Britain's female soldiers will be allowed to serve in close combat roles on the front line after David Cameron lifted the ban today (8 July). The move was confirmed by Downing Street.
While women had previously been permitted to serve on the front line, they were not allowed to serve in the infantry or armoured corps. The prime minister confirmed the breakthrough in the Polish capital, Warsaw, where he is attending a NATO summit.
According to a BBC report, some 7,000 female soldiers are currently enlisted in the British Army, but research suggests just 5% would pass the necessary physical tests. It comes after a similar move by US Defence Secretary Ash Carter in December 2015 allowing women access to all combat roles in the military.
Cameron said his decision to lift the ban follows guidance from the head of the army, General Sir Nick Carter. "I agree with his advice and have accepted his recommendation. I have asked that this is implemented as soon as possible," the prime minister said.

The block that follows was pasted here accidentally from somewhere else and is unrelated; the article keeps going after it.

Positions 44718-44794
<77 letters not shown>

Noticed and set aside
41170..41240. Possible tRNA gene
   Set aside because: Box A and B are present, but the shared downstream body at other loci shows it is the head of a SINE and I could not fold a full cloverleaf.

"It is vital that our armed forces are world-class and reflect the society we live in. Lifting this ban is a major step. It will ensure the armed forces can make the most of all their talent and increase opportunities for women to serve in the full range of roles," Cameron added.
Speaking to the Times, an unidentified former female soldier said the latest move would pave the way for further fair opportunities. "There is no real reason why women can't do ground close combat," she said. "It is all about combat effectiveness and how you work as a team and the capability you provide."
In 2014 Defence Secretary Michael Fallon said he aimed to "open up combat roles to women" this year. He added that access to such roles "should be determined by ability and not gender."
Cameron has been a supporter of allowing women to serve in close combat capacities. In December 2015 he said: "The Defence Secretary [Michael Fallon] and I are united in wanting to see all roles in our armed forces opened up to women in 2016.
"We've already lifted a number of barriers in our armed forces with the introduction of female submariners and women reaching the highest ranks in all services. We should finish the job next year and open up ground combat roles to women."